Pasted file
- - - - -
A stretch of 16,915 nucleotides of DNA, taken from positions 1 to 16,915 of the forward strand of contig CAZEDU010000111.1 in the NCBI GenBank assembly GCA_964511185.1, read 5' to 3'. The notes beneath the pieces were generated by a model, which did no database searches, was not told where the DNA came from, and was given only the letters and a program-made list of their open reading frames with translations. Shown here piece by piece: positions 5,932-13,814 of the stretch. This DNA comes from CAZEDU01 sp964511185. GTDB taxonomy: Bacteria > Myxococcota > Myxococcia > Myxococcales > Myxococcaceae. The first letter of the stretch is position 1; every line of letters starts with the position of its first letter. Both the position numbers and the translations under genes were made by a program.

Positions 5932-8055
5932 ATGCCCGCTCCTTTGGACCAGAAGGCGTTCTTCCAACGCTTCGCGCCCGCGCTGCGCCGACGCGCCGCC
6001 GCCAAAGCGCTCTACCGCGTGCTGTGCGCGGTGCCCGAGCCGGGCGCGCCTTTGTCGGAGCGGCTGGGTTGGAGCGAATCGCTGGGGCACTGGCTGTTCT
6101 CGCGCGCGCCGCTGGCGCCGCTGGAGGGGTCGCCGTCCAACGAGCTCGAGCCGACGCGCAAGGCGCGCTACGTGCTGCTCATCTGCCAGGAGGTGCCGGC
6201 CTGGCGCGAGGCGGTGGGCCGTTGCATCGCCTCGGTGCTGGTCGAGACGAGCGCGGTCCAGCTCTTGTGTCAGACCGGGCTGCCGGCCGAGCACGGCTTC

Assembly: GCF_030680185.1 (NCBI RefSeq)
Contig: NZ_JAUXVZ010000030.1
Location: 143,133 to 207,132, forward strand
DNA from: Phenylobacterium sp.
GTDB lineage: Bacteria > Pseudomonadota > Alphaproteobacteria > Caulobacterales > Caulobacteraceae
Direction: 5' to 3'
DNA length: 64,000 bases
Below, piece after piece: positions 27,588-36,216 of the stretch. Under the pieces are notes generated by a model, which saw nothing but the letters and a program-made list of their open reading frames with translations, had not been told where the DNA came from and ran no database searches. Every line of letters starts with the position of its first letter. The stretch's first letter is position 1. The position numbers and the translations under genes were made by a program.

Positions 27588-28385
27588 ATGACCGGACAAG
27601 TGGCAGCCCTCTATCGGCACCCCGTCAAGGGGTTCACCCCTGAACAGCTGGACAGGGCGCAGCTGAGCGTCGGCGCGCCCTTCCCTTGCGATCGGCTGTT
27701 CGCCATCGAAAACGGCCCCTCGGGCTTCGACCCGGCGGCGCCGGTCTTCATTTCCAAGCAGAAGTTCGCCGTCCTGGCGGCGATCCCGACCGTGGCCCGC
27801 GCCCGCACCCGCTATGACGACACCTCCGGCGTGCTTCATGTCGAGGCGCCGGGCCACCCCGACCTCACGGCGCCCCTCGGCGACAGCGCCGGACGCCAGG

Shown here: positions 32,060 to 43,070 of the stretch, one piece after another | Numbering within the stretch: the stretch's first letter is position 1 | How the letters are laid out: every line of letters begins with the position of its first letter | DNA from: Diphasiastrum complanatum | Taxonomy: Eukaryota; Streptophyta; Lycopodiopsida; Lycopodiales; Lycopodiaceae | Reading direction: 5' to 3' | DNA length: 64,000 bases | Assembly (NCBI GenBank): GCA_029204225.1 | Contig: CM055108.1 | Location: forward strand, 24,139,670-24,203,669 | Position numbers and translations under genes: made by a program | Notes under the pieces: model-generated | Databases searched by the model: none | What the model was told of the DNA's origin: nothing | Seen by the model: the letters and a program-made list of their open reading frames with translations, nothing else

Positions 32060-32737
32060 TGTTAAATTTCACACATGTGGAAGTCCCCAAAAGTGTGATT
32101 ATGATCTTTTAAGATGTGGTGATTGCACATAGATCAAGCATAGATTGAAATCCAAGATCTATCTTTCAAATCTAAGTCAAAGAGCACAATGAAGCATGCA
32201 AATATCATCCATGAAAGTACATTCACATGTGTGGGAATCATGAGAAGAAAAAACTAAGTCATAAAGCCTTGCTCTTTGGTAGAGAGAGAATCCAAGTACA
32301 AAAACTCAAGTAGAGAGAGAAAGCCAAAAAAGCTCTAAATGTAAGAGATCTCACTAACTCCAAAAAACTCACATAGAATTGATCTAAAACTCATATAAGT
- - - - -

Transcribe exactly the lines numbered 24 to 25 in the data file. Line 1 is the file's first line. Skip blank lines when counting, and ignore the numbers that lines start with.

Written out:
32201 AATATCATCCATGAAAGTACATTCACATGTGTGGGAATCATGAGAAGAAAAAACTAAGTCATAAAGCCTTGCTCTTTGGTAGAGAGAGAATCCAAGTACA
32301 AAAACTCAAGTAGAGAGAGAAAGCCAAAAAAGCTCTAAATGTAAGAGATCTCACTAACTCCAAAAAACTCACATAGAATTGATCTAAAACTCATATAAGT